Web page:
The Illinois Marriage and Dissolution of Marriage Act allows courts to divide marital property ‘equitably’ during a divorce. If you plan to divorce, it is critical to understand what ‘equitable property division’ means and which assets need to be divided. If you have questions after reading this article, our Cook and DuPage County property division attorneys at Gordon & Perlut, LLC can assist you.
States have different ways of deciding how property is divided during a divorce. In “community property” states, marital assets are split 50/50. Illinois is not a community property state.
Illinois is an equitable distribution state. This means the divorce court decides how property is divided based on what is ‘equitable,’ depending on the circumstances. This means property might be divided 50/50, 60/40, 75/25, or another way.
Judges have considerable discretion in Illinois to determine what ‘equitable’ means. But they mainly consider the same factors when they render their decision. Judges will typically look at these factors:
The judge can consider any or all of the above factors when making property division decisions. However, it cannot consider marital conduct (fault), including domestic violence or adultery, when deciding what ‘equitable’ means. Illinois is a no-fault state for divorce, so who did what to whom during the marriage cannot be considered for property division purposes.
Judges have plenty of latitude to decide what is “equitable”. However, there are general patterns that many judges adhere to. For example, the longer you were married, the more likely the judge may deviate from the 50/50 property division standard, if warranted by the facts. Many marriages that lasted only a few years have 50/50 property division. In marriages that last longer, the judge may provide more property to the spouse who earns less money.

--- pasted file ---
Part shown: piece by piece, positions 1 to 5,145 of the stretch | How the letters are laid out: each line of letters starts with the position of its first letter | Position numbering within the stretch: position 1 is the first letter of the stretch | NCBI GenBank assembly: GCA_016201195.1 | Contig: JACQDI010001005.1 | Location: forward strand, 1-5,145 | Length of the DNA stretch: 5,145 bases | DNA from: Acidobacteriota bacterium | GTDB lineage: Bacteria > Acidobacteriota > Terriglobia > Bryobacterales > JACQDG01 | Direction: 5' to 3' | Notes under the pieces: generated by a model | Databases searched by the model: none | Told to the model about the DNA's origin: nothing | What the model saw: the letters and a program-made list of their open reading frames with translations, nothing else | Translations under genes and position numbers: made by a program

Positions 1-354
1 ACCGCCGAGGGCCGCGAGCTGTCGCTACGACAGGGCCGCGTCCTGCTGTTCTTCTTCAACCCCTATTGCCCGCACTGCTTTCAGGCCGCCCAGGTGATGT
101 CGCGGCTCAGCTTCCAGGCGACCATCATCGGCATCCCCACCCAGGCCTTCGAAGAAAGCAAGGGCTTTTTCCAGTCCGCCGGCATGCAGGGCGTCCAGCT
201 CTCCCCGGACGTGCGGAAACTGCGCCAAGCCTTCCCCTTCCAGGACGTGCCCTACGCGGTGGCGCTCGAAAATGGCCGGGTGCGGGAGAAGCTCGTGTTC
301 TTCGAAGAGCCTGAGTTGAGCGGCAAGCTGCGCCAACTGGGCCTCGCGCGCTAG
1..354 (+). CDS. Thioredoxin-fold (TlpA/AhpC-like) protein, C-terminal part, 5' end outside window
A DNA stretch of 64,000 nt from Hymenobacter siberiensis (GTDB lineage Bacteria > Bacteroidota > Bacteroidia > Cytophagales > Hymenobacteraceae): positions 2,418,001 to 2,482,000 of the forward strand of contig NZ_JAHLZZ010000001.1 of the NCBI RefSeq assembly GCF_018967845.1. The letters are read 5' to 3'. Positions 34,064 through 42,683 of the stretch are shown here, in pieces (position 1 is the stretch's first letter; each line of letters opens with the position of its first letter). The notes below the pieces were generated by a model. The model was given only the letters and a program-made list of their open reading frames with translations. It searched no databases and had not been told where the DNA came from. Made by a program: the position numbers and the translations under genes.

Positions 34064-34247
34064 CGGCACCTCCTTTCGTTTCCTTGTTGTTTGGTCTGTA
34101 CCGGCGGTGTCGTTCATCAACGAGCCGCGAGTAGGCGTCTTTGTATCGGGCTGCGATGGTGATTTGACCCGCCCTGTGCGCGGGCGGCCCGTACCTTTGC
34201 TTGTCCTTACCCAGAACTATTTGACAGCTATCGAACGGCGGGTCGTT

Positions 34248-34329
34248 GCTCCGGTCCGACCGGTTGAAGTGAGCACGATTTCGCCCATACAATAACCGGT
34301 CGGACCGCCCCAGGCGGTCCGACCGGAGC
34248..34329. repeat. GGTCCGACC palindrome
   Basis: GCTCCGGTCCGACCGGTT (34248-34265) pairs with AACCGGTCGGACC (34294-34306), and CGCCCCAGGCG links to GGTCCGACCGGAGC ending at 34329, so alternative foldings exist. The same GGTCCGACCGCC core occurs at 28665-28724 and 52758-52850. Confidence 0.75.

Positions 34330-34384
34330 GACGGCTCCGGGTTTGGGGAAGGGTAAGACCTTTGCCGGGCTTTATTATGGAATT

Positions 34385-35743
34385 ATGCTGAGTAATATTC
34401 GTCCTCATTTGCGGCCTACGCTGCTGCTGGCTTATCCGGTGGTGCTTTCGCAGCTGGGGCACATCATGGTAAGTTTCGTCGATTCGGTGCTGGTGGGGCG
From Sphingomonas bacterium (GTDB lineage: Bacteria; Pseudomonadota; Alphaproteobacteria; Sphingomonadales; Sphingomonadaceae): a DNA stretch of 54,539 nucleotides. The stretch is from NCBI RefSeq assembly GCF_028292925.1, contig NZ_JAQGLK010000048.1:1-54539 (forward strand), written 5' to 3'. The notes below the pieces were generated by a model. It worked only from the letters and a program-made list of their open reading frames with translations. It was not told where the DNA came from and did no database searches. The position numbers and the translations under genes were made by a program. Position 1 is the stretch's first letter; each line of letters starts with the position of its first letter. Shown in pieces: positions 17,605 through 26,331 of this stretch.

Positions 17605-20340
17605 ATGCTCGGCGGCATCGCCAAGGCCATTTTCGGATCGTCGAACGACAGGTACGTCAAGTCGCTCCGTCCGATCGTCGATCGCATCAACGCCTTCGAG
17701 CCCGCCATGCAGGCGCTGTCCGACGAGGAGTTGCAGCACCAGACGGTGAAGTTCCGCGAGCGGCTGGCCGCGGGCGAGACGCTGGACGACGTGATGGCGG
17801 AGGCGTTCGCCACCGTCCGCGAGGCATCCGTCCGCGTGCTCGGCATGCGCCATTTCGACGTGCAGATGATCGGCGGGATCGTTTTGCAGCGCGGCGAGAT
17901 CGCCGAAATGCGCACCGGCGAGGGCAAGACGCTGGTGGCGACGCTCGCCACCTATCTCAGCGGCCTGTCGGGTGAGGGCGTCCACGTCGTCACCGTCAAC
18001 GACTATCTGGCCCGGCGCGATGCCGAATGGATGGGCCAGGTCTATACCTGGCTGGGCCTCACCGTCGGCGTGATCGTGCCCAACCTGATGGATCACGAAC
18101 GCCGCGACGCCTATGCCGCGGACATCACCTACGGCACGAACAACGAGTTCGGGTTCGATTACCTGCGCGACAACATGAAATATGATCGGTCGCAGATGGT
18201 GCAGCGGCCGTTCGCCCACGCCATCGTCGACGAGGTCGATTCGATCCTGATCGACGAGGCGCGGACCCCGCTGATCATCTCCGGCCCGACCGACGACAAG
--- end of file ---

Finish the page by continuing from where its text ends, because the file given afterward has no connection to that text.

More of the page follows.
Suppose you were married for 20 years and stayed home with the kids. Your spouse is a CEO at a large corporation in Chicago. She earned most of the income; you raised the kids and home-schooled them. There is a high probability the judge will award more marital property to you because your spouse has a high income, and better job prospects than you do at the moment.
You also could receive alimony payments for a time. The judge also has considerable discretion on this matter, too. The court may rule that you should receive more spousal support while you get training for re-entering the job market.
If your spouse ran up the credit cards when you filed for divorce, this can be addressed in the divorce decree. This is known as dissipation. Your spouse may be ordered to reimburse you for some of those funds.
If you are going through a divorce, your legal rights must be fully represented to ensure you receive a fair share of the marital property. Talk to our Cook and DuPage County property division attorneys at Gordon & Perlut, LLC today for assistance.